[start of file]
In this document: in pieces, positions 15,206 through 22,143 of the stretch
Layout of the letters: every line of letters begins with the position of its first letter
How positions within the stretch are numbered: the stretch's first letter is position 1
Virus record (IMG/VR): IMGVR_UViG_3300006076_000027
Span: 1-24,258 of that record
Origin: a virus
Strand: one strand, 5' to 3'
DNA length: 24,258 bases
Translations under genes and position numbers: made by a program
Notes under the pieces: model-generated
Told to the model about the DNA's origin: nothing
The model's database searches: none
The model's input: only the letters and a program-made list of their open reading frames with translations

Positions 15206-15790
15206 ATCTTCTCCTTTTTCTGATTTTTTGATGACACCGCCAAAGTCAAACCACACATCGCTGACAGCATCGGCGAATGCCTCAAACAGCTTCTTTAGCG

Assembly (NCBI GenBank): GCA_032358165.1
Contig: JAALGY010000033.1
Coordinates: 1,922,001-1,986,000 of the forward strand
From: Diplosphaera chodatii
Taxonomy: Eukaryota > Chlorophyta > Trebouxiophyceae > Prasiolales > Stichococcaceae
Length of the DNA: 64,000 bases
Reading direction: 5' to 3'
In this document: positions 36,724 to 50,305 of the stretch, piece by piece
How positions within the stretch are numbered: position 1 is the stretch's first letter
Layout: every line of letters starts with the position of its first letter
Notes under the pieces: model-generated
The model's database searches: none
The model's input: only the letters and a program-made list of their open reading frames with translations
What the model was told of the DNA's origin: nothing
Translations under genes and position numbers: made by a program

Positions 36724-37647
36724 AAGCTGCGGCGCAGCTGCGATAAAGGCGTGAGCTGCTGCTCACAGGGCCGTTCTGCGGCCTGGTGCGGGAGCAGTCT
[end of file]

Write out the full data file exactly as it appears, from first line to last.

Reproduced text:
In this document: in pieces, positions 15,206 through 22,143 of the stretch
Layout of the letters: every line of letters begins with the position of its first letter
How positions within the stretch are numbered: the stretch's first letter is position 1
Virus record (IMG/VR): IMGVR_UViG_3300006076_000027
Span: 1-24,258 of that record
Origin: a virus
Strand: one strand, 5' to 3'
DNA length: 24,258 bases
Translations under genes and position numbers: made by a program
Notes under the pieces: model-generated
Told to the model about the DNA's origin: nothing
The model's database searches: none
The model's input: only the letters and a program-made list of their open reading frames with translations

Positions 15206-15790
15206 ATCTTCTCCTTTTTCTGATTTTTTGATGACACCGCCAAAGTCAAACCACACATCGCTGACAGCATCGGCGAATGCCTCAAACAGCTTCTTTAGCG

Assembly (NCBI GenBank): GCA_032358165.1
Contig: JAALGY010000033.1
Coordinates: 1,922,001-1,986,000 of the forward strand
From: Diplosphaera chodatii
Taxonomy: Eukaryota > Chlorophyta > Trebouxiophyceae > Prasiolales > Stichococcaceae
Length of the DNA: 64,000 bases
Reading direction: 5' to 3'
In this document: positions 36,724 to 50,305 of the stretch, piece by piece
How positions within the stretch are numbered: position 1 is the stretch's first letter
Layout: every line of letters starts with the position of its first letter
Notes under the pieces: model-generated
The model's database searches: none
The model's input: only the letters and a program-made list of their open reading frames with translations
What the model was told of the DNA's origin: nothing
Translations under genes and position numbers: made by a program

Positions 36724-37647
36724 AAGCTGCGGCGCAGCTGCGATAAAGGCGTGAGCTGCTGCTCACAGGGCCGTTCTGCGGCCTGGTGCGGGAGCAGTCT